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JIT BarrierSome time ago we published the article The Time Preference Barrier. In it we explained how our desire to satisfy our needs as soon as possible determines, for the most part, when The Three Laws of Political System Change are triggered. We are now going to apply this analysis to explain how this phenomenon impacts our way towards Libertarianism and Austrian Economics. But first, we need to understand how governments operate in the economy and how this differs from the Free Market.



Governments (that would be politicians once elected) typically operate with total disregard for the people they claim to "represent" (see for example Who Watches The Watchers or The Wonders Of Unlimited Democracies or In Government We Distrust). However, politicians also know that once in a while (typically when close to elections) they "have to do something about"… something. They fully understand the value of propaganda and as such, they have to find a "problem" and "solve it".

Now the tiny flaw with this approach of finding a problem and solving it, is that it cannot be done in the real world (for the most part). Yet… this is such a good ploy that there must be a way to use it, right?

Planned Government Solutions

There are only three possible scenarios:

  1. The problem has already been "solved" (in which case it is of no value to politicians) e.g. stabilizing the economy through Central Bank "management".
  2. The problem is horrible and ongoing (in which case it is of no value to politicians because these problems are typically too dividing and only mange to subtract votes) e.g. whether or not to impose small sentences for "honour killings".
  3. The problem is in the future which means that they can spin it in a manner in which their so-called "solution" will maximize votes. Perfect!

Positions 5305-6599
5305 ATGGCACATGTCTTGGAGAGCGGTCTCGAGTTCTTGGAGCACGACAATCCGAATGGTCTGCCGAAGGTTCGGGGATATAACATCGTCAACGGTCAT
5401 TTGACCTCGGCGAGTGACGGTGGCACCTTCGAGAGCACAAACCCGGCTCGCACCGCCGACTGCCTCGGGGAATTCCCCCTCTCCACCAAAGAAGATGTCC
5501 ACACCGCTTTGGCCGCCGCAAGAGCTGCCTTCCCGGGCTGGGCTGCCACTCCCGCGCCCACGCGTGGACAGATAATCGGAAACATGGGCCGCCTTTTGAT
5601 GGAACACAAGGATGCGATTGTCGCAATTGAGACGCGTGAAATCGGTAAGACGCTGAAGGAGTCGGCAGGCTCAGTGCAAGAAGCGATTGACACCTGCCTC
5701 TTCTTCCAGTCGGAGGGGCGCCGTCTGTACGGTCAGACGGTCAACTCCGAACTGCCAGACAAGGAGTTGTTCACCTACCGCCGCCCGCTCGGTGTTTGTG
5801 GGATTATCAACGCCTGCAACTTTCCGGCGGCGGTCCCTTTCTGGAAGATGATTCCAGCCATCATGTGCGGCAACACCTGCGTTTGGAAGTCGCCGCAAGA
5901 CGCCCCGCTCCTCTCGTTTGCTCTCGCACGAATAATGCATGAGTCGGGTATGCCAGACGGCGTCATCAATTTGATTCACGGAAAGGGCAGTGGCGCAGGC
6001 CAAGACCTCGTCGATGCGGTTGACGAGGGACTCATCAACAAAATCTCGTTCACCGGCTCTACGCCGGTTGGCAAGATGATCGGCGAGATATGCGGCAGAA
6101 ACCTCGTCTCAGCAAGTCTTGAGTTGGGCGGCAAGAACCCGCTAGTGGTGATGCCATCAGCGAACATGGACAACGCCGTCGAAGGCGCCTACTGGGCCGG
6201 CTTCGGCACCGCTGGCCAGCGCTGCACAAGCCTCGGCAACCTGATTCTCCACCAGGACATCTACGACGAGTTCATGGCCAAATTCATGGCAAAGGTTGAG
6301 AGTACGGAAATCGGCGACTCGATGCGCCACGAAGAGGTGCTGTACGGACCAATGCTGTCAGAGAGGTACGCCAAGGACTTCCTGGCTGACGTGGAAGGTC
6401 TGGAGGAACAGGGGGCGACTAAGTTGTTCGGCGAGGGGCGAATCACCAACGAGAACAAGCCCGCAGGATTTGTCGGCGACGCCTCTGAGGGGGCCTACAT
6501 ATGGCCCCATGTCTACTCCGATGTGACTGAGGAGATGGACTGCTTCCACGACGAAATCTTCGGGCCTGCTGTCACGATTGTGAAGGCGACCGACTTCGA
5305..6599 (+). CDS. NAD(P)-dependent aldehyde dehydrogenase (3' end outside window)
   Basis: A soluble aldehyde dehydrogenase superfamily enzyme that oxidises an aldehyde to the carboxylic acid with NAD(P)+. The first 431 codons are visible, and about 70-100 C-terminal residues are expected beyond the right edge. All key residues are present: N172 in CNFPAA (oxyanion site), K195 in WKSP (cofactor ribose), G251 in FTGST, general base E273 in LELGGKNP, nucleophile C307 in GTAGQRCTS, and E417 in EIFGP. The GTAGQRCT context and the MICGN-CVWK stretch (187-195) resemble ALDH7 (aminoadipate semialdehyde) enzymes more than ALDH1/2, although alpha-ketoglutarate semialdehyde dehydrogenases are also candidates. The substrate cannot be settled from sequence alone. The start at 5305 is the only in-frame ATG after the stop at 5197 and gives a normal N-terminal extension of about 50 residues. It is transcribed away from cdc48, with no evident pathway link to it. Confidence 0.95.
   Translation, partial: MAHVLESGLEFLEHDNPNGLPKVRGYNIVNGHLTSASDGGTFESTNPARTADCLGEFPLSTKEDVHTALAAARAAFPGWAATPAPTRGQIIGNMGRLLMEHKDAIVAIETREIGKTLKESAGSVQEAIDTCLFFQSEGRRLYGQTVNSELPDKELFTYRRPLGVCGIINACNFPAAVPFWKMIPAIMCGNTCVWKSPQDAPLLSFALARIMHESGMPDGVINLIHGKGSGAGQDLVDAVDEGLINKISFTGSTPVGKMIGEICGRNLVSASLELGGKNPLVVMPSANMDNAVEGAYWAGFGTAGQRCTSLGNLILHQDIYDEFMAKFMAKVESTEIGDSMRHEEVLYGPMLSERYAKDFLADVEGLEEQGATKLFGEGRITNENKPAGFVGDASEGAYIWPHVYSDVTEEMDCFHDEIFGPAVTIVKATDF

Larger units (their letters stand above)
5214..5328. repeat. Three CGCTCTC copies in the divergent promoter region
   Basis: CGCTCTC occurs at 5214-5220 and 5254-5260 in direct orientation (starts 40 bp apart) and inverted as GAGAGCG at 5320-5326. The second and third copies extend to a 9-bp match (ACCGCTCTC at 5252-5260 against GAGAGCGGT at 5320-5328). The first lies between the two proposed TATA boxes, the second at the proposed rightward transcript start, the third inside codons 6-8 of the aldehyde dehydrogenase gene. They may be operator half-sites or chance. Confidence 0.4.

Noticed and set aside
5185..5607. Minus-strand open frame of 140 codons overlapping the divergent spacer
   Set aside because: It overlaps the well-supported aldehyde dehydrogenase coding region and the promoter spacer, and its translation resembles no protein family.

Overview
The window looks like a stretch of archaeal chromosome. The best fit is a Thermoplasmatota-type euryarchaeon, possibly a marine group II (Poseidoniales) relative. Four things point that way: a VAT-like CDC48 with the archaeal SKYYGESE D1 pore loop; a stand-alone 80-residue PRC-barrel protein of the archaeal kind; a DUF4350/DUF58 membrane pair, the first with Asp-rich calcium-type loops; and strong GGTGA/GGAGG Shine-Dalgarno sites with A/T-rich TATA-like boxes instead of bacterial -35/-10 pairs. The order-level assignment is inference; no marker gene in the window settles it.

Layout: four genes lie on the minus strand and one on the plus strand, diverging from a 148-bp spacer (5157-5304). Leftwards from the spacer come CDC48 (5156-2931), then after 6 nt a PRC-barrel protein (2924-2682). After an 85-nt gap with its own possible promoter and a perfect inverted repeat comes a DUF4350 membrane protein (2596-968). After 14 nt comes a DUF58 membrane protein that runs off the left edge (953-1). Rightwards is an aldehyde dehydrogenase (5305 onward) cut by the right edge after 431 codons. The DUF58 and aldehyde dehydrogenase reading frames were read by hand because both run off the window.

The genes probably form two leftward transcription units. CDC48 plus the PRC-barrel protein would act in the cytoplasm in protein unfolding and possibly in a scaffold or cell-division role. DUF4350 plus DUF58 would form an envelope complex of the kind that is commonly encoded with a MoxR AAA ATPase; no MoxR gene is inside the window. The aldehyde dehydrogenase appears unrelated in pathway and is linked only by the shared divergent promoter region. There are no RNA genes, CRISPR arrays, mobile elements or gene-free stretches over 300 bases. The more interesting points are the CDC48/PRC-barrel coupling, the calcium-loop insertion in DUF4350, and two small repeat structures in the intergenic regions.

Because of those, limited scenarios, politicians always choose the third one but there are also several advantages of so doing. Let's count:

  • The first one is that given that the problem does not actually yet exist (statistically speaking) and only isolated cases can be determined (maybe), they are thus perfect for manipulation. This allows politicians to spin the "problem" in any direction they may want with precise timing and utterly in-precise "solutions" and/or "actions".
  • The second is that as this problem is not prevalent, it can be extrapolated and blown out of all proportions in any way they choose to do so.
  • The third one is that since, again, this problem is not prevalent; they can present themselves as the first ones to "expose" this "societal issue" that needs "urgent resolution" thus becoming heroes.

The best part is that they can do so without the fear of repercussions simply because as the problem is not yet prevalent (again, statistically speaking) no scientific data yet exists and thus political spin will support any point of view. Perfect!

The Presentation

Any salesperson worth their commission will tell you that presentation is 90% of the sale. And politicians are superb sales people shoveling horse dung in your direction. This is how politicians typically present the "Issue":

Issue Cost

Having scared the gibblets out of the population, they now present their plan to "Solve" the "Issue". For that, of course, they will need to spend, spend and spend and for that they will have to use the unholy trinity (tax, borrow and print) for your own and societal's good, of course. Thus, they proudly present "The Solution" which typically contains two estimates; the first is what will it cost if we "do nothing" (i.e. adopt band aid solutions over time) trying to cope with the Issue as we go along and the second is what will cost if we adopt the Early Action Solution now: